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Leonard Collins to Frederick Douglass, March 3, 1848


LEONARD COLLINS1Leonard Collins (1806–?), a minister in the African Methodist Episcopal Zion church, was a native of Pennsylvania. He served congregations in Centre County, Pennsylvania, before moving to Philadelphia, where he became pastor of the First Wesley African Methodist Episcopal Zion Church. There, Collins participated in various reform movements, including temperance and abolition, and helped to organize Pennsylvania’s black state convention in 1841. In the mid-1840s he moved to New England, where he served as pastor of African Methodist Episcopal Zion churches in New Bedford, Massachusetts, and Bridgeport, Connecticut. In 1847 Collins represented Massachusetts at the black national convention. Collins later lost his standing in the African Methodist Episcopal Zion Church when he developed a problem with alcohol. Philip S. Foner and George E. Walker, eds., Proceedings of the Black State Conventions, 1840–1864, 2 vols. (Philadelphia, 1979–80), 2:20–22; Ripley, Black Abolitionist Papers, 3:452–53n. TO FREDERICK DOUGLASS

Springfield, [Mass.] 3 March 1848.


The North Star, of Feb. 25th, contains an article that seems to reflect upon me rather severely, and you will therefore do me a favor, by allowing me to be heard in my own defence.2Collins wrote an editorial for the Springfield (Mass.) Gazette in which he defended the establishment of black congregations as beneficial to African Americans, contrary to Douglass’s view that segregated churches were harmful to blacks. NS, 25 February 1848. I am not aware that my conduct has given you any just occasion to say that I “have taken up my pen to write for a pro-slavery paper, in defence of white ministers and churches, linked as


they are with the blood-stained church and evangelical man stealer of the
South.”3Collins refers to Douglass’s editorial “Colored Churches.” Collins alters what Douglass actually wrote: “That white ministers and churches, linked as they are with the blood-stained church and evangelical man-stealers of the South, should seek to turn off our assaults, and shelter themselves from our rebukes, is natural and to be expected; but that a colored man, one of the oppressed and despised of our land, should take up his pen to write for a pro-slavery paper, in defense of those churches and ministers, is painfully amazing.” Unless otherwise noted, all subsequent quotations are from that editorial and are accurate. NS, 25 February 1848.

I am also at a loss to know, what good reason Mr. Douglass has, to impute to me bad motives simply because I do not think as he happens to think about “separate organizations;” and much less am I able to account for such an unchristian gladiatorial thrust, as Mr. Douglass makes, when he calls me “the recreant Reverend Mr. Collins, who though a black man himself, is willing for the sake of gaining the good will of his oppressors, to play the part of a clerical sycophant.”

Now, Mr. Douglass, you seem to assume that no man can differ from your notions, and still be a sane and honest man, just as though yourself were the great fountain-head of sanity and honesty; the great oracle that every “black” man must consult or die. It may be a startling, and even a “painfully amazing” idea to you sir, that a sane and honest man can dare to disagree with you, yet such is the fact. As to my writing for a pro-slavery paper, that is a dishonest assumption on your part; I hate slavery and its advocates, as cordially as any christian can. The truth is, you did your best in Springfield, to oppose principles, that I honestly think correct, and I deem it my duty, to speak through the papers my sentiments; if I am a greater sinner for having my article published in the “pro-slavery paper,” (as you are pleased to call it,) than you are, for publishing your sentiments in the “pro-slavery” Town Hall,4The Town Hall was located on State Street in Springfield, Massachusetts. The building was the center for local government and was often used for other types of meetings. Douglass spoke there on 1 February 1848. NS, 11 February 1848; Michael H. Frisch, Town into City: Springfield, Massachusetts, and the Meaning of Community, 1840–1880 (Cambridge, Mass., 1972), 23. why then I am sorry. As to playing the part of a clerical sycophant, I am not so ready to plead guilty at your first nod: my opinion is, that colored people are more improved with churches of their own, th[a]n they would be without them. If you think differently, very well, that is your privilege; but it is not your duty to denounce me so unhandsomely and so unjustly. Your paper is your own; but justice is mine, as well as yours, “shame” will not cover me, simply because you blow at me with a scornful breath. But I will not defend myself further; in concluding, I will suggest for your future consideration and discussion, a few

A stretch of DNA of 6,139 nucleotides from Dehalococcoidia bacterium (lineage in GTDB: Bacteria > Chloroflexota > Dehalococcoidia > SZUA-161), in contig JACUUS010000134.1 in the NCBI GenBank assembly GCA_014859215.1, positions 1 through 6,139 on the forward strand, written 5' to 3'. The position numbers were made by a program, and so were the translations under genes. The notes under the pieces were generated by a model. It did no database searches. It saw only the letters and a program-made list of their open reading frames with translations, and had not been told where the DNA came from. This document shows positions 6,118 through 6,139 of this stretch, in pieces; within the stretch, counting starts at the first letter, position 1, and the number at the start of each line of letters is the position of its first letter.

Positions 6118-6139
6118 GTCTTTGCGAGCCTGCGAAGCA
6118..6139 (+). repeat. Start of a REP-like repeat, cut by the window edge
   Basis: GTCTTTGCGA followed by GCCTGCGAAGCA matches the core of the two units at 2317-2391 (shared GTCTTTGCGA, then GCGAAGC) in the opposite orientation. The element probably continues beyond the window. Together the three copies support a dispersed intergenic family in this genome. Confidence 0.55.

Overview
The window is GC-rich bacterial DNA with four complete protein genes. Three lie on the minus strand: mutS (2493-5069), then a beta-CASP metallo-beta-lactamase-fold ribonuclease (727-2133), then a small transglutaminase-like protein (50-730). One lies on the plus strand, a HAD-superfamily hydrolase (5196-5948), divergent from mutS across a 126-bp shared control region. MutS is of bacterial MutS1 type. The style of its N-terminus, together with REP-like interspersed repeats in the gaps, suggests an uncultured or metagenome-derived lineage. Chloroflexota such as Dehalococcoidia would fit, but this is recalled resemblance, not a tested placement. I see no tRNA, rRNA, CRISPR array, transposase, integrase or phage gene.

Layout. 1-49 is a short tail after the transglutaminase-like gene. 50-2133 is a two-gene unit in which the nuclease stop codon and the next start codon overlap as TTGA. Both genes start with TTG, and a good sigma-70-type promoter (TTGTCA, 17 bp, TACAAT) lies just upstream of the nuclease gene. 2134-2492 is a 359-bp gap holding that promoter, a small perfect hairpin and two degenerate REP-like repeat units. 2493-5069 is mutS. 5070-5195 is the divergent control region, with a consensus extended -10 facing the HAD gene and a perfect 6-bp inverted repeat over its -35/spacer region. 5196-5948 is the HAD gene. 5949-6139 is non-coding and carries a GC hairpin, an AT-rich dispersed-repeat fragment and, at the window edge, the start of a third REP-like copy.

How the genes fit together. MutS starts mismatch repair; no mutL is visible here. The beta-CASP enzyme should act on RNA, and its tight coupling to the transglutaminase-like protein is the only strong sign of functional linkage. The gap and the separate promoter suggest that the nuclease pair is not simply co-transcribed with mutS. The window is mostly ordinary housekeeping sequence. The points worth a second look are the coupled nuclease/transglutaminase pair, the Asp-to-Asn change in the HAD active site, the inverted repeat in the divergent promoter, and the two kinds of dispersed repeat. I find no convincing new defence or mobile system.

1st. If we disband according to your recommendations, would you have us join the corrupt “white churches, linked as they are, with the blood-stained church and evangelical man-stealers of the South,” as you, without exception call them[?]

2d. To what extent shall we disband, and go and demand “admission” to the white associations?

3d. Shall we have Mr. Douglass set the first example, by dismissing his colored coadjutors in his printing establishment, and knocking loudly at


the door of the “white” printer, demanding to be admitted to “equal” editorship?

4. Who are to determine the degrees of “equal demand” for brotherhood? Early and full answers will much oblige.


PLSr: NS, 24 March 1848.


March 3, 1848


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